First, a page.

New To Us – Andrew Skeet

The death of classical music is perhaps its oldest continuing tradition.
Charles Rosen

So today before we get to the main body of the article, we thought we’d take a quick look at the state of classical music. We’re no experts on the subject of course, so we did a bit of research. For starters, we thought we’d better check what classical music actually is. Our good old friend Wikipedia defines classical music as, “art music produced or rooted in the traditions of Western music” which is obviously a little vague, but then perhaps it has to be; essentially anything that’s instrumental music not covered in electronic beats is in danger of being labelled a sub-sect of Classical Music.

All of which brings us to our first issue with classical music, snobbery! Classical music has a habit of walking around with a sense of self-importance. We’re always being told that it’s important to listen to classical music, Pavarotti said, “it is so important for people at a young age to be invited to embrace classical music and opera” whilst Charles Rosen took it one step further when he said, “a love of classical music is only partially a natural response to hearing the works performed, it also must come about by a decision to listen carefully, to pay close attention, a decision inevitably motivated by the cultural and social prestige of the art.” All of which to us, seems to attempt to elevate what is essentially just another genre of music to something more important; it all has a faint whiff of our music is better than your music. Imagine a world where Punk or Metal were held in the same esteem, where we spoke of the importance of listening to The Sex Pistols and of exposing the youth of today to the mastery of Slayer, because truth be told they’re just as important to our current musical and cultural landscape as Beethoven or Mozart.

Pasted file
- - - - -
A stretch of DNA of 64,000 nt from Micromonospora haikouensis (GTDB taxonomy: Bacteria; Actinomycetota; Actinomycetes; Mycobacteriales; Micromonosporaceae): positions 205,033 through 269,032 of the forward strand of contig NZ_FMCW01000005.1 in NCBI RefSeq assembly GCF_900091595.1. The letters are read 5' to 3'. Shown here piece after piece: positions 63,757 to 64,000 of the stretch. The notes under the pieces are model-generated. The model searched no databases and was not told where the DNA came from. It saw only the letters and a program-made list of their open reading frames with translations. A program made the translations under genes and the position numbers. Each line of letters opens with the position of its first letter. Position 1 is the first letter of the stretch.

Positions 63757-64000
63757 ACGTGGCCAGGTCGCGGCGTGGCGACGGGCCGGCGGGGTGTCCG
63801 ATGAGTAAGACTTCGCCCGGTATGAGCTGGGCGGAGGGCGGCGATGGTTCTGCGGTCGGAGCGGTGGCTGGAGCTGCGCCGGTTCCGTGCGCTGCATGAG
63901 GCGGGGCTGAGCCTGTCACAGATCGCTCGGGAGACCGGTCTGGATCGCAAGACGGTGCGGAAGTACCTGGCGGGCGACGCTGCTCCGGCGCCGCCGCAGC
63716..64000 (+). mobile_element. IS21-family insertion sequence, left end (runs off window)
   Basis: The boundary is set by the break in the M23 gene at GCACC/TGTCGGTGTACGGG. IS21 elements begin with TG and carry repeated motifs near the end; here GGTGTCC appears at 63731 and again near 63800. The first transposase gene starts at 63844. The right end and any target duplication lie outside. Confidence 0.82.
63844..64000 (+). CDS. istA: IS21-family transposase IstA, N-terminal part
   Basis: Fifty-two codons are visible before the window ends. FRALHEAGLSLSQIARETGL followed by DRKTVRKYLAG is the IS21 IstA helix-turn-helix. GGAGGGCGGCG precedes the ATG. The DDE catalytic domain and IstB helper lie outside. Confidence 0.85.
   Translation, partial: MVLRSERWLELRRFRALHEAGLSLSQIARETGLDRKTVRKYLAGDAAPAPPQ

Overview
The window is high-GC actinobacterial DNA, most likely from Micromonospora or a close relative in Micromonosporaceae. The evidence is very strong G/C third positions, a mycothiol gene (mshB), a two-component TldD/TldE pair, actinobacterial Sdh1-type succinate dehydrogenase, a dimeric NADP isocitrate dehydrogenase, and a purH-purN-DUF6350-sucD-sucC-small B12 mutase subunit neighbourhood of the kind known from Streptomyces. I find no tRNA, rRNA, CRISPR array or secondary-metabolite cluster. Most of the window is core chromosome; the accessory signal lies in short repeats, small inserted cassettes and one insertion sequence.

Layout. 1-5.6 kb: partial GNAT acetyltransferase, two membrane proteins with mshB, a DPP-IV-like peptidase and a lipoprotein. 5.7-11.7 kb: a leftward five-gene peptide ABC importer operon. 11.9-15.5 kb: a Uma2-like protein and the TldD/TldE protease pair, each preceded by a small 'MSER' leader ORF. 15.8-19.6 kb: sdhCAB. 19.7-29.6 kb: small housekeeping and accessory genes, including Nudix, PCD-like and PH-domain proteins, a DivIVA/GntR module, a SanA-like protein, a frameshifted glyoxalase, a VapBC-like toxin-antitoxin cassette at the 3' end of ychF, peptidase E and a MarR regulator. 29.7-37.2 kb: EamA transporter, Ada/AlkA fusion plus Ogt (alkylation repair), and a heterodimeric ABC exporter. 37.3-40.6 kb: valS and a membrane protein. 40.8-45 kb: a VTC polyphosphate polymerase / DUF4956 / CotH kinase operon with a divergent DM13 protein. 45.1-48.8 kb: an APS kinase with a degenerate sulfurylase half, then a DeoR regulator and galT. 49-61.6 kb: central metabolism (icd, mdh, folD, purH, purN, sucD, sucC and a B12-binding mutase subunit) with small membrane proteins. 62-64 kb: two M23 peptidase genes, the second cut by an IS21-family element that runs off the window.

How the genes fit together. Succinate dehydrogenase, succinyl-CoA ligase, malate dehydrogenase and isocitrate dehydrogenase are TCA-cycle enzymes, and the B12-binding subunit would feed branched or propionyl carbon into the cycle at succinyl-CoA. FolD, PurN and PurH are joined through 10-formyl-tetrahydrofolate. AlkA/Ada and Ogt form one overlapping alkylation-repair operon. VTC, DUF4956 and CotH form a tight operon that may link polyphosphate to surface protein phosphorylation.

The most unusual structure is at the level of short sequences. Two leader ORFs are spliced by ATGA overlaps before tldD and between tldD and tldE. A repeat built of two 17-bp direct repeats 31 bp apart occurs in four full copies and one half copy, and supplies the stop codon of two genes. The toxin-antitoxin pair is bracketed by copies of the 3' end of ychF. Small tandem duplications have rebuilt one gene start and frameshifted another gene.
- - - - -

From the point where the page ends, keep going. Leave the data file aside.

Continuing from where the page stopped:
It is perhaps this sense of self-importance that is contributing to classical music’s downfall. Classical music sales figures are falling, the number of listeners to BBC’s specialist classical station, Radio 3, has fallen below 6music, a station that wasn’t even meant to be relevant enough to stay open and is only available via digital radio and online. Classical music is quick to point the finger; Kent Nagano blamed budget cuts and a lack of education in schools, Bill Zuckerman blamed the homogeneity of teaching that has led to all young talented musicians attempting to achieve the same goal and nobody seems to be willing to do anything about it. Perhaps Kingsley Amis was correct all along when he said that new classical music had, “as much chance of being accepted as paedophilia” but surely for any genre to survive it needs new faces, new music and new ideas?

Classical music to us just feels less omnipresent now. In the early 1990’s, television and film were still regularly scored by classical music, sporting events were more likely to feature Pavarotti than Ricky Wilson, and it all felt if not relevant, then at least still present. In recent years the rise of instrumental musicians who fall outside the sphere of classical music have even started to take over their traditional roles, look at Mogwai scoring Les Revenants, Ólafur Arnalds scoring Broadchurch and Sigur Ros’s monopoly of wildlife documentaries, more modern, more relevant and more flexible, the world is changing as classical stands still.

Music and art that relies not on fan bases, but government grants, and the idea that it is “too important” to not remain funded, can only survive if it is still considered important. In an age where arts funding is being slashed, should we still be funding people playing music from the past? There is so much beautiful classical music out there, but perhaps to find its place in the modern world, it needs to step out of its comfort zone and start engaging with the general public, otherwise it’s a genre with an ageing fan base that is surely living on borrowed time, and increasingly few will mourn its loss.

ANDREW SKEET
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Who?
Andrew Skeet is a composer, orchestrator, pianist, conductor, arranger, producer and an engineer.

What?
Andrew describes himself as, “a musical collager” borrowing ideas from all the vast variety of music he has encountered. His debut album reflects that, a vast catalogue of instrumental pieces that reflect different emotional and sonic spaces, often reflecting on the movement of time and his place in the universe. His background as a classical pianist is clear and a number of the tracks are based around his fantastic piano playing, but fleshed out by a huge variety of sounds from electronic pulses to stunningly arrange string sections.